• The Application of Pureed Butter Beans and a Combination of Inulin and Rebaudioside A for the Replacement of Fat and Sucrose in Sponge Cake: Sensory and Physicochemical Analysis

      Richardson, Aislinn M.; Tyuftin, Andrey A.; Kilcawley, Kieran N.; Gallagher, Eimear; O’Sullivan, Maurice G.; Kerry, Joseph P.; Department of Agriculture, Food and the Marine; 14F 812 (Multidisciplinary Digital Publishing Institute, 2021-01-26)
      Determining minimum levels of fat and sucrose needed for the sensory acceptance of sponge cake while increasing the nutritional quality was the main objective of this study. Sponge cakes with 0, 25, 50 and 75% sucrose replacement (SR) using a combination of inulin and Rebaudioside A (Reb A) were prepared. Sensory acceptance testing (SAT) was carried out on samples. Following experimental results, four more samples were prepared where fat was replaced sequentially (0, 25, 50 and 75%) in sucrose-replaced sponge cakes using pureed butter beans (Pbb) as a replacer. Fat-replaced samples were investigated using sensory (hedonic and intensity) and physicochemical analysis. Texture liking and overall acceptability (OA) were the only hedonic sensory parameters significantly affected after a 50% SR in sponge cake (p < 0.05). A 25% SR had no significant impact on any hedonic sensory properties and samples were just as accepted as the control sucrose sample. A 30% SR was chosen for further experiments. After a 50% fat replacement (FR), no significant differences were found between 30% sucrose-replaced sponge cake samples in relation to all sensory (hedonic and intensity) parameters investigated. Flavour and aroma intensity attributes such as buttery and sweet and, subsequently, liking and OA of samples were negatively affected after a 75% FR (p < 0.05). Instrumental texture properties (hardness and chewiness (N)) did not discriminate between samples with increasing levels of FR using Pbb. Moisture content increased significantly with FR (p < 0.05). A simultaneous reduction in fat (42%) and sucrose was achieved (28%) in sponge cake samples without negatively affecting OA. Optimised samples contained significantly more dietary fibre (p < 0.05).
    • Enzymatic degradation of FODMAPS via application of β-fructofuranosidases and α-galactosidases- A fundamental study

      Atzler, Jonas J.; Ispiryan, Lilit; Gallagher, Eimear; Sahin, Aylin W.; Zannini, Emanuele; Arendt, Elke K.; Irish Department of Agriculture, Food and the Marine; 15F602 (Elsevier BV, 2020-09)
      Cereals and pulses often contribute to the intake of Fermentable Oligo-, Di-, Monosaccharides, and Polyols (FODMAPs) due to high amounts of fructans or galactooligosaccharides (GOS). FODMAPs can trigger symptoms of Irritable Bowel Syndrome (IBS) and therefore, the development of foods and beverages with a lower FODMAP-content are favourable for IBS patients. Enzyme technology is a promising tool to reduce the FODMAP-content in foods and to maintain product quality. This fundamental study investigates the efficiency of invertase, inulinase, and α-galactosidase as potential food additives to reduce the total FODMAP content of food ingredients. Extracts of high FODMAP ingredients, such as wheat and lentil, and standard solutions of various fructans and GOS were incubated with invertase, inulinase and α-galactosidase for 1 h and 2 h. Contents of oligosaccharides before and after treatment and related IBS-triggering reaction products were quantified using ion chromatography. Inulinase showed a high degradation yield (over 90% of degradation) for both GOS and fructans. For invertase only low degradation yields were measured. α-Galactosidase showed the highest efficiency in decomposing GOS (100% of degradation) and led to non-IBS triggering degradation products. This indicates a high potential for a combined inulinase/α-galactosidase treatment for products containing both fructans and GOS.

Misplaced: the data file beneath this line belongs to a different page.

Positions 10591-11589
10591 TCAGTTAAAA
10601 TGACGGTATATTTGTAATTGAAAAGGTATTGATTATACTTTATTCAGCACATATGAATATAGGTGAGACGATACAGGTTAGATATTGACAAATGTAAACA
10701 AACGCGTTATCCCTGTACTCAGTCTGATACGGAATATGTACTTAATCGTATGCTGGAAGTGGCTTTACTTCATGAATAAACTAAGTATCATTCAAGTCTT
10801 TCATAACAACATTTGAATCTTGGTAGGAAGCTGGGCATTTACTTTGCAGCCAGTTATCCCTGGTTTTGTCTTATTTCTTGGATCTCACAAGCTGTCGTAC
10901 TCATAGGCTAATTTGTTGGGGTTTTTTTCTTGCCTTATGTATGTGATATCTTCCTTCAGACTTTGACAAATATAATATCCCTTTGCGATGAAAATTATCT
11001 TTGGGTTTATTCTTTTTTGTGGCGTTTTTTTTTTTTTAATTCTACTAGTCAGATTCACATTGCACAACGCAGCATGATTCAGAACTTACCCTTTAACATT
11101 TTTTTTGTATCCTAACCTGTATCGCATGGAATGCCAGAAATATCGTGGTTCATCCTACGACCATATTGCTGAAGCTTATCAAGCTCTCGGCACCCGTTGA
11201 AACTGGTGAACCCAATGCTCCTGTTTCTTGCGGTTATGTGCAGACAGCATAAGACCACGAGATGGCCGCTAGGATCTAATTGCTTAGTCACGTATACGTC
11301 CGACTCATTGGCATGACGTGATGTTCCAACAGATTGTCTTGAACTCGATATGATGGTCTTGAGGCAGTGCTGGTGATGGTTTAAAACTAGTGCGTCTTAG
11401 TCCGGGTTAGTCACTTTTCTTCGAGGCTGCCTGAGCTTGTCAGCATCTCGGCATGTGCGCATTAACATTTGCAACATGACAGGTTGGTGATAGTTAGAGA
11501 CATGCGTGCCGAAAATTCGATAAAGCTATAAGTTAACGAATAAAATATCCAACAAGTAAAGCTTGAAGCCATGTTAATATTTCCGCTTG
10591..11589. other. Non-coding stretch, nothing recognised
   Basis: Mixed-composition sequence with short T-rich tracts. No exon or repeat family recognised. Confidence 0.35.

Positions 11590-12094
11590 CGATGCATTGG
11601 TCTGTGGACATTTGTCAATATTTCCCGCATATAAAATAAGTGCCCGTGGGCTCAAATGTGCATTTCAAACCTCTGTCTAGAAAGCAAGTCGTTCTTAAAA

• Physicochemical Characteristics of Protein-Enriched Restructured Beef Steaks with Phosphates, Transglutaminase, and Elasticised Package Forming

      Baugreet, Sephora; Kerry, Joseph P.; Allen, Paul; Gallagher, Eimear; Hamill, Ruth; Irish Department of Agriculture, Food and the Marine; Teagasc Walsh Fellowship Programme; 11/F/045 (Hindawi Limited, 2018)
      Restructured beef steaks were formulated by adding protein-rich ingredients (pea protein isolate (PPI), rice protein (RP), and lentil flour (LF) (at 4 and 8%)), phosphate (0.2%), and two binding agents: 1% (TG) and 0.15% (TS). The effects of their addition on the physicochemical properties of the beef steaks were investigated. Protein content of the RP8TG sample was significantly higher than that of the control in both the raw and cooked state. Raw LF4TS exhibited greater () a values than the control; however, after the cooking process, L, a, and b values were similar for all treatments. Textural assessment showed that elevating protein level increased () hardness, chewiness, cohesiveness, and gumminess in cooked restructured steaks. LF addition reduced all textural values assessed, indicating a strong plant protein effect on texture modification. The commercial binder produced a better bind in combination with protein ingredients. This facilitated the production of uniformed restructured beef steaks from low-value beef muscles with acceptable quality parameters using a novel process technology.